It is hoped that in the future, treatments may be found for tissues or organs damaged by degenerative diseases. One of the more interesting possibilities being studied 58 is the use of UCB stem cells for functional neuroregeneration in children with cerebral palsy. One hybrid private—public facility is Virgin Bank, established by Richard Branson. This scheme has aroused interest in several quarters. The former holds units for private use family-directed , whereas units held in the latter are available to the general public.
Some private banks store UCB for autologous use while simultaneously creating links with networks managed by universities and public institutions. The World Marrow Donor Association has published a paper on the subject. Some form of public—private partnership could bring financial support to the public biobank network, which is frequently underfunded, but the difficulty lies in identifying a suitable model.
Accredited public UCB banks are linked to national registries. In the United States, for example, the federal government enacted legislation in to support the National Cord Blood Inventory, which is a registry of publicly available UCB units. National registries are linked, in turn, to international registries, which permit identification of the most suitable sample for each patient requiring a transplant.
The international standards with which all biobanks linked to the registries must comply are necessary to guarantee not only that products meet international best-practice standards but also the efficiency of the administrative procedures needed to organize the registries and source UCB units for transplantation.
The search for UCB units is usually set in motion by either a hematologist or an oncologist through referral to a transplant center. The search usually initiates in a domestic registry network before being extended to international networks, as the acquisition of UCB units from a foreign country inevitably implies increased costs. UCB registries thus function as a hub linking donors, recipients, clinics, biobanks, and regulatory agencies. The size of each registry is naturally of crucial importance: the larger the number of units registered, the greater the probability of finding a clinically useful match between donor and recipient.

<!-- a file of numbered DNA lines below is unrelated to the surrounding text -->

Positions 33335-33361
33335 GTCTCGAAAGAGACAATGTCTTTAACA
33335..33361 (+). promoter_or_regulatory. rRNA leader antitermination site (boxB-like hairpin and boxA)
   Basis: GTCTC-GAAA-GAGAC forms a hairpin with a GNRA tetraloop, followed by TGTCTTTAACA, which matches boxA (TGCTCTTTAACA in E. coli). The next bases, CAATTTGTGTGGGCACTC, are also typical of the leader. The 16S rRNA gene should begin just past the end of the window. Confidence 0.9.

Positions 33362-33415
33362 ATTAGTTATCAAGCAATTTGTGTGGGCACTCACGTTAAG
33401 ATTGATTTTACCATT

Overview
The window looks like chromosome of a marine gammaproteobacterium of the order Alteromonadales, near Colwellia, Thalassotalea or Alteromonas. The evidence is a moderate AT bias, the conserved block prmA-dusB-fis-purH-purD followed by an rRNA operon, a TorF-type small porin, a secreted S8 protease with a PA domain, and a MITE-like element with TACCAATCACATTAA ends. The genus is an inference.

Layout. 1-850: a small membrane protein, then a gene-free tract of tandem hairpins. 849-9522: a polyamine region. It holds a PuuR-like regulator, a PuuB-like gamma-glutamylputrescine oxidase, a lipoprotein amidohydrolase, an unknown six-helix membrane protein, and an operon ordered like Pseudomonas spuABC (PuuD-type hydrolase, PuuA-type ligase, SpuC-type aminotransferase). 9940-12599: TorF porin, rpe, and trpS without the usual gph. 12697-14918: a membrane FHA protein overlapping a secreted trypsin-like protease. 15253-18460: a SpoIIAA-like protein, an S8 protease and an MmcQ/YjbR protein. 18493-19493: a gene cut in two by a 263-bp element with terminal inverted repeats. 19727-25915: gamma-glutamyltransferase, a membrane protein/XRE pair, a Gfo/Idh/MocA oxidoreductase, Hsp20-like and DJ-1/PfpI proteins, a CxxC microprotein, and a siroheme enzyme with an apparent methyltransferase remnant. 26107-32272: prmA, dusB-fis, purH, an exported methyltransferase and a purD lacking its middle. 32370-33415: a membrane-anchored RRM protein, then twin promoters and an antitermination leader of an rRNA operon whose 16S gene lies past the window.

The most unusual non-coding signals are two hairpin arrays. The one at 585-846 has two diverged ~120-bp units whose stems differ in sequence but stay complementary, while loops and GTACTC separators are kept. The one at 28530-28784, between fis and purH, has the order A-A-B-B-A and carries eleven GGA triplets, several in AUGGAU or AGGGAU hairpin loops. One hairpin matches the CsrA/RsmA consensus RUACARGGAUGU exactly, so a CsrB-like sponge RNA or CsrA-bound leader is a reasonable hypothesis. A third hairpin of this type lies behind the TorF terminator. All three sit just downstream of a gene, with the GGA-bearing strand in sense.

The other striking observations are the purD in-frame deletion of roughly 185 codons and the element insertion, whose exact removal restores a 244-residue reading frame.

Various studies have estimated the number of banked UCB units required to meet the needs of a given population. To decide how many UCB units should be included in an inventory, the benefits in terms of the greater numbers of transplants and life-years gained must be weighed against the costs involved. Identifying the appropriate size of national inventories is thus crucial not only for clinical reasons to ensure a match between supply and demand but also for reasons of economic sustainability.
The authors concluded that a bank containing 50, units would be optimal for the United Kingdom and that larger banks would only marginally increase the chance of finding suitable units. Donated UCB units can also be used to obtain products that are at least potentially marketable. Units that are unsuitable for storage and transplantation can, in fact, potentially be used for research purposes 71 or for the preparation of blood-derived products, particularly platelet gel, 72 subject to the consent of the parents who donated the sample.
The chance to prevent this biological resource being wasted can thus be transformed into an opportunity to increase the value of the altruistic gesture of donation, 73 or even a source of gain. Platelet gel is a blood-derived product obtained by aggregating concentrated platelets with calcium and biological or pharmacological proaggregation factors and is applied topically. Thanks to its plasticity and ease of modeling at the site of application, this preparation promotes and accelerates the repair of both cutaneous and bone tissues.
It is used in maxillofacial surgery, orthopedics, and the treatment of torpid cutaneous ulcers. On account of its reparative properties, the potential uses of platelet gel have expanded steadily into different fields, including aesthetic surgery and medicine. Because UCB is donated for philanthropic purposes, the exploitation for profit of platelet gel or other products derived from UCB could raise concerns. This problem could be avoided if these blood-derived products were used within the same health care facilities in which the units were harvested and did not enter any kind of commercial network.
It would naturally be necessary to include appropriate information on the relevant informed consent forms and to give parents the option both to refuse consent to the use of cord blood for the preparation of blood-derived products and to place restrictions on its use, such as limiting the use of platelet gel for therapeutic, but not cosmetic, purposes. The costs for each unit of UCB released from international networks for transplantation purposes have been estimated by various authors.